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Chamisa gets support from DA to attack Zimbabwe?

07 Feb 2019 at 07:26hrs | Views
The events of the last weeks have been knee shacking and deeply depressing. The peaceful demonstrations in Zimbabwe were hijacked by the regime change financiers. The onslaught Zimbabwe received from the opposition parties of the neighbouring states exposed the fact that there was a greater hand at work against Zimbabwe. The violent demonstrations which killed several police officers and soldiers pushed our military into action to restore order. Instead of receiving a pat on the back the army was criticised by the opposition members of the neighbouring countries. It prompted the British government to call for recolonization of Zimbabwe.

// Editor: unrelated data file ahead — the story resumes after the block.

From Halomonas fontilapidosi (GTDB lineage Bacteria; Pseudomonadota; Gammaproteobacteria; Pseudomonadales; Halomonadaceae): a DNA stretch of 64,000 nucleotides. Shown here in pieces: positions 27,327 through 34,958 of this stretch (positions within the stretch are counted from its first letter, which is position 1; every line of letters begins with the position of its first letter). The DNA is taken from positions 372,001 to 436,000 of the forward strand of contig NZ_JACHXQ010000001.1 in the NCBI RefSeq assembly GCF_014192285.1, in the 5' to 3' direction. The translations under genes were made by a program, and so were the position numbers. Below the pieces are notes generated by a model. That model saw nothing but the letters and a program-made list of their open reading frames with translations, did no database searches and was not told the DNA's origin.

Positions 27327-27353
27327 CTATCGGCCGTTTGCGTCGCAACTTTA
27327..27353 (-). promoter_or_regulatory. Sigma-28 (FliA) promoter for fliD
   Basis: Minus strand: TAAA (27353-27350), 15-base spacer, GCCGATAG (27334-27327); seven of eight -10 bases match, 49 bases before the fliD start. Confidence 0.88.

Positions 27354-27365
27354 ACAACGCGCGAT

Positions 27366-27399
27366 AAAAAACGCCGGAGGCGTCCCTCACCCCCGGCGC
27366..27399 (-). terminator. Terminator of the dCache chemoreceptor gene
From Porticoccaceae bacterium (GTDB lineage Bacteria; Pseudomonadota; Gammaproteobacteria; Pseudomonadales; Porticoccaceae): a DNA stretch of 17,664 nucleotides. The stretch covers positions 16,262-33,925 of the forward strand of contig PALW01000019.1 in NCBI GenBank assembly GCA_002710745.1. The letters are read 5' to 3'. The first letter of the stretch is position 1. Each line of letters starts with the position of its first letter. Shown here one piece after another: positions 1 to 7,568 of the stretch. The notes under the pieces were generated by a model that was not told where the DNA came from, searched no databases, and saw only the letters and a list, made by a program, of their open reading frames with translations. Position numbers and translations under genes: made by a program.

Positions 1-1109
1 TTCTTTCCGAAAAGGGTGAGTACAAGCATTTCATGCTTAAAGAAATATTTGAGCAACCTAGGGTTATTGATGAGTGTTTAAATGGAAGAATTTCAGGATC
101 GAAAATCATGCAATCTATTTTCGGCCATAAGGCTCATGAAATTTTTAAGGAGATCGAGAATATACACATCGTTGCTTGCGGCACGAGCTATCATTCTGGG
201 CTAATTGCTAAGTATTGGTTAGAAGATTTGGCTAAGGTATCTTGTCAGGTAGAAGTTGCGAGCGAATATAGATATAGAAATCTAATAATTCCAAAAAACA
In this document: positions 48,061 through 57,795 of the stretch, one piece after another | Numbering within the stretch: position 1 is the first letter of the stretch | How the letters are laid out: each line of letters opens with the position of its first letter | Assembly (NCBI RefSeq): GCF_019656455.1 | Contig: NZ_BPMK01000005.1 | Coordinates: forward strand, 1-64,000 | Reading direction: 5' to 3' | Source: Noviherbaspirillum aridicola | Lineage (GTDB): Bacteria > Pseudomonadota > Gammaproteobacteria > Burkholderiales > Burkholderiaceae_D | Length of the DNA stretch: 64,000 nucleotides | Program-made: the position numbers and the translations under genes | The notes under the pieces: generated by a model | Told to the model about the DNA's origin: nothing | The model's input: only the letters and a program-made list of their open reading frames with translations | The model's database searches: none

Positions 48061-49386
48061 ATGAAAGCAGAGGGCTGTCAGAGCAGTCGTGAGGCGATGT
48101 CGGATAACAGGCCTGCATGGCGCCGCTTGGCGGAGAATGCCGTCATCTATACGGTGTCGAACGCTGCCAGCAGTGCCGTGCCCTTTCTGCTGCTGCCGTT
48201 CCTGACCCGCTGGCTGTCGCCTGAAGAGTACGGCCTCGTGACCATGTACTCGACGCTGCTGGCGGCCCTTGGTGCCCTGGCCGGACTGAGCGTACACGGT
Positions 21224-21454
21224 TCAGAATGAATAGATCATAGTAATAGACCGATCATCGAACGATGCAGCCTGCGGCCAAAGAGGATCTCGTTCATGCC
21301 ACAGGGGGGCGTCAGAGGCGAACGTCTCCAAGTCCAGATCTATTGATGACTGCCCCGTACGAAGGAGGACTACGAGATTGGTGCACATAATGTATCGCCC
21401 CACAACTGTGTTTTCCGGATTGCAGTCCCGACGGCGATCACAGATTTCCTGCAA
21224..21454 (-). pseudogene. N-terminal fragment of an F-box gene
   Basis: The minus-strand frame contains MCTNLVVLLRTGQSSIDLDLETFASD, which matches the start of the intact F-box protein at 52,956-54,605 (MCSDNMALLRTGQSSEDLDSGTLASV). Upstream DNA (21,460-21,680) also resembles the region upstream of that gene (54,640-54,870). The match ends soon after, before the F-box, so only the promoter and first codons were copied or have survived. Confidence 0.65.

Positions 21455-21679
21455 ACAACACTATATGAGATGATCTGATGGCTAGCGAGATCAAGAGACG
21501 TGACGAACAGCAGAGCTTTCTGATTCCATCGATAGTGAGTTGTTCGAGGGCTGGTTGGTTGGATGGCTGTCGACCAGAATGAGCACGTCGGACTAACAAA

Zimbabwe simply protected its citizens and property and the whole world cried foul. The most notable noise makers were from our neighbour South Africa. The DA party cried the most, they cried more than the bereaved. But who is the DA party? The Democratic Alliance (Afrikaans: Demokratiese Alliansie) (DA) is a South African political party and the official opposition to the governing African National Congress (ANC). The present leader is Mmusi Maimane, who succeeded former Mayor of Cape Town and Premier of the Western Cape Helen Zille on 10 May 2015. The DA has been credited with many mergers and name changes between that time and the present. The party adopted its current name on 24 June of the year 2000. One cannot help but to see the similarity between the DA and the MDC Alliance. They are all opposition parties all powered by the white minority and all pretend to love the nation while furthering their dark deeds. It must be noted that the party draws its support predominantly from Afrikaans and English-speaking people (80 %+), people aged over 35 (65 %+), and white people (50 %+) .The DA governs several major metropolitan municipalities in South Africa, either through outright majorities or coalitions with other opposition parties. So as MDC which governs most of the cities in Zimbabwe? These two parties derive their support largely from the urban population and thus where they cause more destruction.